California Dreaming

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I was gifted California Dreaming without preface – a blank disc in a white sleeve whose only words were “FREE-BONUS-FREE / YOUR VHS MOVIE / ON THIS DVD-R” – and I believe that is the best way to watch the film. So if you can risk it, just hit play; don’t rob yourself of the mystery. Continue reading “California Dreaming”

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Laser Mission

Plot Summary: The largest African diamond is stolen by Russians and kept in the Kavango by Cubans where a German physicist played by Ernest Borgnine is kidnapped because he can use the rock to make an atomic laser that might start World War 3.

Continue reading “Laser Mission”

Fatal Deviation

I know what you’re thinking. No, it’s not that Fatal Deviation. It’s not the filmed-but-never-released Speed 3: Fatal Deviation, where Sandra Bullock is stuck on a dune buggy speeding across the salt flats, forced to finish an entire coloring book, and if she ever goes outside the lines the whole thing is wired to blow! Vultures circle as she reaches for periwinkle, her face rips raw through the sandstorm, a skateboarding dragon stands before her as James Spader crowds her ear, “Ahhh yes, a daring choice, but toe the line, my sweet.” This summer, safety is a mirage, action has a new hue…

Sorry.

This is the Fatal Deviation where an Irish martial artist egotistically plays himself, in a movie he co-wrote, and if anyone on set tries to do anything that wasn’t done in a Van Damme flick he has a semi-coordinated, muscle-bound tantrum. Splits between chairs – check! Kicking a tree at the behest of your unassuming trainer – check! Standing on a dirt bike and firing a pistol – thank you, god, check!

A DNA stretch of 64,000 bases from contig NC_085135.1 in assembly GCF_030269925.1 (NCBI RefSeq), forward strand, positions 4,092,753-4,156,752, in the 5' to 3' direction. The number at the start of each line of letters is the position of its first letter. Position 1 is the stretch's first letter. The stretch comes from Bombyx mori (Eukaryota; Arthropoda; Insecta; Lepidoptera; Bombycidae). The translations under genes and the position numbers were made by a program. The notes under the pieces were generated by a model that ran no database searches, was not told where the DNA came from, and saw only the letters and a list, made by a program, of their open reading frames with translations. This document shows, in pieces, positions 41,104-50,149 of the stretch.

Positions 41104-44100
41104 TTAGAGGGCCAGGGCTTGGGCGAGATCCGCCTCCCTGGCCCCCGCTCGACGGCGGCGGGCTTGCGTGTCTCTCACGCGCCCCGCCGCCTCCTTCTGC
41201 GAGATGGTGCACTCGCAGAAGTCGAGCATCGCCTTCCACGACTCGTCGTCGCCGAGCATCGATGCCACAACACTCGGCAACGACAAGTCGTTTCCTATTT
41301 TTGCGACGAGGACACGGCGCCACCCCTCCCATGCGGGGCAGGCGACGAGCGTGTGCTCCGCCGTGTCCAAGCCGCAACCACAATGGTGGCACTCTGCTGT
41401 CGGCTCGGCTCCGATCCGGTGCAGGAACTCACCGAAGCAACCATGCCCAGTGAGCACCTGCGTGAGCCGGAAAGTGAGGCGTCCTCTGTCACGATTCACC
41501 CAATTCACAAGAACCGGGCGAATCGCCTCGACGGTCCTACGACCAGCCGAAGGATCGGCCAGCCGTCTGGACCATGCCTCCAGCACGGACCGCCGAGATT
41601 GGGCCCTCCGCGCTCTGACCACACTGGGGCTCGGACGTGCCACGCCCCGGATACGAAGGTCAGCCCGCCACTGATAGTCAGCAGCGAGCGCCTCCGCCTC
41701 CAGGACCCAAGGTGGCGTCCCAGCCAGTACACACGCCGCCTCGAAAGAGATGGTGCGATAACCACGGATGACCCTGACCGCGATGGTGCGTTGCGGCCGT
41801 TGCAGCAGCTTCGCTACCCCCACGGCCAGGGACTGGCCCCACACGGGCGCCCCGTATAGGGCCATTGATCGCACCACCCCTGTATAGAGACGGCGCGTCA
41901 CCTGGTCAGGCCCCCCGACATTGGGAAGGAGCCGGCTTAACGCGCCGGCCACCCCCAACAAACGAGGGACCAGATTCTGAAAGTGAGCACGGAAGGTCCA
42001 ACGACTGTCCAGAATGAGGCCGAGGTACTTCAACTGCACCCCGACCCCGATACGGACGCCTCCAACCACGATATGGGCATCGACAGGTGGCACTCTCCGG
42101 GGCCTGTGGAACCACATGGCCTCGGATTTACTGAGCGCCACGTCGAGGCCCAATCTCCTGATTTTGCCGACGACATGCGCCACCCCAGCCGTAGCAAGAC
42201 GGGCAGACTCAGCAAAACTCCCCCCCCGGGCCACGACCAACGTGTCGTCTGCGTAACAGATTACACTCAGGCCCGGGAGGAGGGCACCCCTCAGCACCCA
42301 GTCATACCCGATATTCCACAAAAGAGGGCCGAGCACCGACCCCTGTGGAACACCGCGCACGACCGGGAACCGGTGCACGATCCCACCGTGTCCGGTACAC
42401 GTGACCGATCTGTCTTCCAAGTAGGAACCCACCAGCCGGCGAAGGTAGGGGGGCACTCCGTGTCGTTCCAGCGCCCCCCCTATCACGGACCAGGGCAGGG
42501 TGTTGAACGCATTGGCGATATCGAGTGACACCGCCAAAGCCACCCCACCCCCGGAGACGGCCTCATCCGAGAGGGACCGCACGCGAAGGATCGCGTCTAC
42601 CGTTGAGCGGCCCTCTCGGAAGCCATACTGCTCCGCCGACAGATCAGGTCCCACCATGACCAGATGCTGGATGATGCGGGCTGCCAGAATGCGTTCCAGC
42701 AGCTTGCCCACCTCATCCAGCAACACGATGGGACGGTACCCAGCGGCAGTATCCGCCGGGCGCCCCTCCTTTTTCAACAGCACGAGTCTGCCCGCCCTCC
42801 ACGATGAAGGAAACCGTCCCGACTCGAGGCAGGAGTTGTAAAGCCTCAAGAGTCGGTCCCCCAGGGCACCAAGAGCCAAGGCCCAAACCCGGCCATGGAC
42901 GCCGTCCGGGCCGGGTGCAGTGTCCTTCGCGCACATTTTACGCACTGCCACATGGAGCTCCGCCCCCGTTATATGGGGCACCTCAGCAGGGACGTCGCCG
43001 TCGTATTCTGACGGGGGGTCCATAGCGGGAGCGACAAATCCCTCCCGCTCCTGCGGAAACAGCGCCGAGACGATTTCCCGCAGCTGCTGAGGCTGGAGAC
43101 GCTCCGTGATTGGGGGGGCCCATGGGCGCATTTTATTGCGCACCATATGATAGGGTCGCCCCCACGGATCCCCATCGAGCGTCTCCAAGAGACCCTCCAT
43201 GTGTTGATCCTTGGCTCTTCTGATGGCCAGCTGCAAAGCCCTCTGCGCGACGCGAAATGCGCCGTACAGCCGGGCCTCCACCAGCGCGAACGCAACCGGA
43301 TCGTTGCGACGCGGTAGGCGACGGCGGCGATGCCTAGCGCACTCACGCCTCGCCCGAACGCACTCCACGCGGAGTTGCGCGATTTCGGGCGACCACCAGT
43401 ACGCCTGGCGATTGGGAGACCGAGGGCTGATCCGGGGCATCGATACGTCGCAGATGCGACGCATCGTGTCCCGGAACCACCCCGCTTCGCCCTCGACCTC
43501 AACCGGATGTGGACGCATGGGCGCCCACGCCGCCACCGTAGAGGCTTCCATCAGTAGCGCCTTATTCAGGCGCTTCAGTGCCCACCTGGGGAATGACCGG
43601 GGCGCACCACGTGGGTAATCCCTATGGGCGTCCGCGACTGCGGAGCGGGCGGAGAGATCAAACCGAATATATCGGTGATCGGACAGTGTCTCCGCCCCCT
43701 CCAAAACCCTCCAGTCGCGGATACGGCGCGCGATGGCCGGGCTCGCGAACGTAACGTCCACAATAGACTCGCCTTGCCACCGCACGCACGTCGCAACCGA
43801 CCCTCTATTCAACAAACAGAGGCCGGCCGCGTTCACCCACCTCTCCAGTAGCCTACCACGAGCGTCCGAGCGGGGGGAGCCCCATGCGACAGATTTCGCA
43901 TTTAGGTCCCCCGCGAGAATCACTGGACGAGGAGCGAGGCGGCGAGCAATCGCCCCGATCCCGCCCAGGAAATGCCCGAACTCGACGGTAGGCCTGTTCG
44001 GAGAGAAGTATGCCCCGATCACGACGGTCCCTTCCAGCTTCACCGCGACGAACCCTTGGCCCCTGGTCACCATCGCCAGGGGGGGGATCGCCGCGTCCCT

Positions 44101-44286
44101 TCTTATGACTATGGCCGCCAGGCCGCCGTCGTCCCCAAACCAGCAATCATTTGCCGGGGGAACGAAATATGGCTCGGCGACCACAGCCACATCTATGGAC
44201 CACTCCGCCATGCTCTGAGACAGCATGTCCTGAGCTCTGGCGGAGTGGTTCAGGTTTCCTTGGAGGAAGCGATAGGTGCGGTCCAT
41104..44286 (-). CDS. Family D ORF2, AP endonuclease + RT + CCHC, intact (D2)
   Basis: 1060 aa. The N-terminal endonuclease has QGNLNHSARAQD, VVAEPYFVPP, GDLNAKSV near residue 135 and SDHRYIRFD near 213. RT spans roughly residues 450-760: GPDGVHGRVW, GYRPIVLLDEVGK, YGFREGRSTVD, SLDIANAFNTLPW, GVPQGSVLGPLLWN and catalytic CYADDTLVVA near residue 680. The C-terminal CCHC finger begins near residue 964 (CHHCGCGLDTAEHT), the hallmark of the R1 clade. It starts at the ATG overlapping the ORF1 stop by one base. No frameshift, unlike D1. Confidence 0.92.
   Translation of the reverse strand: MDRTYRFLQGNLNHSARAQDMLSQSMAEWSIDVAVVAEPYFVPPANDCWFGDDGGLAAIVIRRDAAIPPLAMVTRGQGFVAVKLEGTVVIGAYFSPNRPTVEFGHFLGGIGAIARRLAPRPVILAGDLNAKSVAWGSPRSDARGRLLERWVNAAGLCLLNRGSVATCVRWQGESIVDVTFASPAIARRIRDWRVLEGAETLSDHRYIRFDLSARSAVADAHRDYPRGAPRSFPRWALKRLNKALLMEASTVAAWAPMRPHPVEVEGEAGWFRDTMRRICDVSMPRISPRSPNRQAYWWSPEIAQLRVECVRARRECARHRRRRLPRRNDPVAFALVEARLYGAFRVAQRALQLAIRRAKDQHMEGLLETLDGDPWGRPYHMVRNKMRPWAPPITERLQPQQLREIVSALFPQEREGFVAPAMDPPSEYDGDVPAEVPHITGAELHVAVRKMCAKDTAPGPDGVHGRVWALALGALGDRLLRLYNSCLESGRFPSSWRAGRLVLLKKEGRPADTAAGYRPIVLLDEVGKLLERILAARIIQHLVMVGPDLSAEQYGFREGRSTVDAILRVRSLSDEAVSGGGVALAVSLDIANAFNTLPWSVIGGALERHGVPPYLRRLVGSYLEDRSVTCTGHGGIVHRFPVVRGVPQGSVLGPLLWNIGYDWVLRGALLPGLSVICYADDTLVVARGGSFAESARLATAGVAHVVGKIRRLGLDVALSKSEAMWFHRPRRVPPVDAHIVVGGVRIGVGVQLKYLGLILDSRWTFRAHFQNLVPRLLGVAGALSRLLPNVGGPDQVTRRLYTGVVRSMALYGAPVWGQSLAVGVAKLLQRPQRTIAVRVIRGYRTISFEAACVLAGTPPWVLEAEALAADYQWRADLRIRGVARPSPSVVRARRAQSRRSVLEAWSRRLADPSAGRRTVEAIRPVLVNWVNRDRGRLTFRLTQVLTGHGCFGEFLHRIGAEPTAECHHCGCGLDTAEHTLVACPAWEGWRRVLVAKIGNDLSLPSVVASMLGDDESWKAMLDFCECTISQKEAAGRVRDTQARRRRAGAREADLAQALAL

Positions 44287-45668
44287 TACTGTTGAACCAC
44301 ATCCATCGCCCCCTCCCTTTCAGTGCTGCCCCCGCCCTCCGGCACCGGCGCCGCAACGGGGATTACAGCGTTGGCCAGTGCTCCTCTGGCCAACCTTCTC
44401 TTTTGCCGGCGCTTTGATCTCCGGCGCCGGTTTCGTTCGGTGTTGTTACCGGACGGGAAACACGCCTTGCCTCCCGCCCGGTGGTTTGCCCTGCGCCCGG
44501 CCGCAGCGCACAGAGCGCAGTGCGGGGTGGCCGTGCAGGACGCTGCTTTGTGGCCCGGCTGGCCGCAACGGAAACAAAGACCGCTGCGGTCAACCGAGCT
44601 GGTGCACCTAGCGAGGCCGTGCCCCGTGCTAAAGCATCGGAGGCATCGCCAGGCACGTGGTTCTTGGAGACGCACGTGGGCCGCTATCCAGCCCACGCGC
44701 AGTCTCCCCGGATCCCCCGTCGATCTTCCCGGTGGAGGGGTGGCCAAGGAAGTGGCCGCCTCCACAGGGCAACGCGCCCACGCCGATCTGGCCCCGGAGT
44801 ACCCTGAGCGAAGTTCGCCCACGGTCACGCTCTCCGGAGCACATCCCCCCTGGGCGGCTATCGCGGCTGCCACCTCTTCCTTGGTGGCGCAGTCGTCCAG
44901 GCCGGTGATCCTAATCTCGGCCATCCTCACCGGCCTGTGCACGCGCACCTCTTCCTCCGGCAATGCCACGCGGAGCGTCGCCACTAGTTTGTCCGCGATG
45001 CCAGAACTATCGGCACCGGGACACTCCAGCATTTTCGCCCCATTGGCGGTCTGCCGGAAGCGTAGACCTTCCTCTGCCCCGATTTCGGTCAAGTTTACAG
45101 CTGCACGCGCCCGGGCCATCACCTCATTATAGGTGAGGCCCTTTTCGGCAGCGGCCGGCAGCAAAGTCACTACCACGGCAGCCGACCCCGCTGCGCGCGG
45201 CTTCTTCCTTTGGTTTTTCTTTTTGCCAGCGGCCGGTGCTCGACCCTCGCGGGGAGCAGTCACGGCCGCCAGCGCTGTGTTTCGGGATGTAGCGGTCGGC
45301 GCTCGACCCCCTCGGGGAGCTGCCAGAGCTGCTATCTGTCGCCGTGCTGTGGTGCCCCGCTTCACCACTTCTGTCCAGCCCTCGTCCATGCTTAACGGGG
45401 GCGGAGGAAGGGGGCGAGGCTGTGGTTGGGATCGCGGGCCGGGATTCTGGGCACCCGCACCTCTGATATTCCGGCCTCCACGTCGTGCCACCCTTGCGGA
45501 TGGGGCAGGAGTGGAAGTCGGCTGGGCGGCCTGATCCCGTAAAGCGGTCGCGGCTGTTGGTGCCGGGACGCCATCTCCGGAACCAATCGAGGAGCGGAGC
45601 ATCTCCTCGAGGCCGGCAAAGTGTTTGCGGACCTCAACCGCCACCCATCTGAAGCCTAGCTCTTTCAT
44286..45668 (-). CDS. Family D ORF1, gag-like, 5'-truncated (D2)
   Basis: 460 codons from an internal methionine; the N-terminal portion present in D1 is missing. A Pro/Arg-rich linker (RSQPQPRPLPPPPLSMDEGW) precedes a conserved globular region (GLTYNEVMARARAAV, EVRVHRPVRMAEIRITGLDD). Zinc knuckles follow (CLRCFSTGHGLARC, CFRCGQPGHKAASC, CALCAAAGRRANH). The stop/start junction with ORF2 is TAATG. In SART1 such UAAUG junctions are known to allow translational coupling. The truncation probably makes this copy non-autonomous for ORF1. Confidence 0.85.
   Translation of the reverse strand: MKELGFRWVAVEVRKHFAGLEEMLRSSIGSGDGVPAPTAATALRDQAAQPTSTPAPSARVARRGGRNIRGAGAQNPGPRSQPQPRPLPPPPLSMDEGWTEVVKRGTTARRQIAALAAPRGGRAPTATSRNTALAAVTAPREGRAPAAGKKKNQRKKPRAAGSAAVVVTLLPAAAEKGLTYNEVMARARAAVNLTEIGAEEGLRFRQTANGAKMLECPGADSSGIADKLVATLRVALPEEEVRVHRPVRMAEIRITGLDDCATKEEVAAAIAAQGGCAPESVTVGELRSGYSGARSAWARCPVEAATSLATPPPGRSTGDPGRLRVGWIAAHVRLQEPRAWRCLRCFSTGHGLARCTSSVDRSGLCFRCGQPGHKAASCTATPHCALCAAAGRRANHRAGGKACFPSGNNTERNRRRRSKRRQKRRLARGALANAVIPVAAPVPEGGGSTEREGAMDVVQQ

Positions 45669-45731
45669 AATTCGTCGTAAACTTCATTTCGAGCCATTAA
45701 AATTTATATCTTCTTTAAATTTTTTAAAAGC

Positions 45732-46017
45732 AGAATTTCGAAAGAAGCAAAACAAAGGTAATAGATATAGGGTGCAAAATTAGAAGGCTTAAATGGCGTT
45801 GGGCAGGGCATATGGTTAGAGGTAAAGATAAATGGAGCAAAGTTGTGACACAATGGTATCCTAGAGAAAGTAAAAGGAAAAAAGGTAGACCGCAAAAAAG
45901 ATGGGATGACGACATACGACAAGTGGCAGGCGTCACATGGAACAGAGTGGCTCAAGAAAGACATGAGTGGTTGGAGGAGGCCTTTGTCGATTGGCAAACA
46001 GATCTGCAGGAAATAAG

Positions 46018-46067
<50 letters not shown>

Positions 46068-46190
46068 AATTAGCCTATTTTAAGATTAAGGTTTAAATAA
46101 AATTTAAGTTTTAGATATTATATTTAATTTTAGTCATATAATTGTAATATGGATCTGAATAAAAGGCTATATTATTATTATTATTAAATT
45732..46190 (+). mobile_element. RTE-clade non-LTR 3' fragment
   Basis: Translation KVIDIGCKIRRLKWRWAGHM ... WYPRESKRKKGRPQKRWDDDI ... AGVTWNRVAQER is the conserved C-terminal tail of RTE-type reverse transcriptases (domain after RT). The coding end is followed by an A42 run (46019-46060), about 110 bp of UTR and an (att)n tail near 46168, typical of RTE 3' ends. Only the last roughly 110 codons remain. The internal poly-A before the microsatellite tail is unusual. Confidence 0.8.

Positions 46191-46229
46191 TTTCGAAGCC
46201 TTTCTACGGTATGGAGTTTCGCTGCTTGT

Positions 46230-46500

James P Bennett’s Van Damme does differentiate itself in one key way – its pants. Bennett looks like a dog wearing boots for the first time, all the time. That may be closer to the truth than I imagine. Perhaps he felt the need to class it up for the movie and thought he’d check out this new-fangled denim he’s heard so much about, unaware that their comfort improves with wear. Either way I have something to say. Dear James, I love you from the waist down.

Quote me all you want, sexuality is the least of my worries. This movie opened a racial can of worms that will leave me more a social pariah than even my taste in movies. It’s not that I’m racist (I keep telling myself), but I can’t stop thinking, “If there’s an Irish Van Damme, is there a Canadian Brando?” – the horror eh – make’em an offer he can’t refuse d’er, hoser; “Is there a Steven Seagal of Botswana?” – stage direction: man looks at camera like idiot, has slick hair; “…or maybe an Australian Dennis Hopper” – boomeranged, sir! (Editor’s Note: some Santas do exist). Korean Fran Dresser, an Afghani Shatner? I can’t be the only one wondering who is the Finnish Devito. Alright, alright, I’m being racist, I’ll stop.

For a while I had this unconscious stereotype that gay people were inherently intelligent, having to overcome the stultified aspects of society on a daily basis. Which is ridiculous of course. It’s like assuming a Chinese individual is good at math; racism of grandeur is still counterproductive.

The fact that he’s Irish really has nothing to do with the movie. It’s merely a vague adjective for just how low the budget is. The village of Trim, in Navan, the county city of County Meath, Ireland, is about as far from drug lords and full contact fighting tournaments as I ever thought I would be. So unless Rick Steve’s is a liar, which he’s not, he’s too damn boring to ever tell a lie, Bennett doesn’t have much to work with here. Boy, can he make do. The man turns the sign outside a school into 50% of his back story.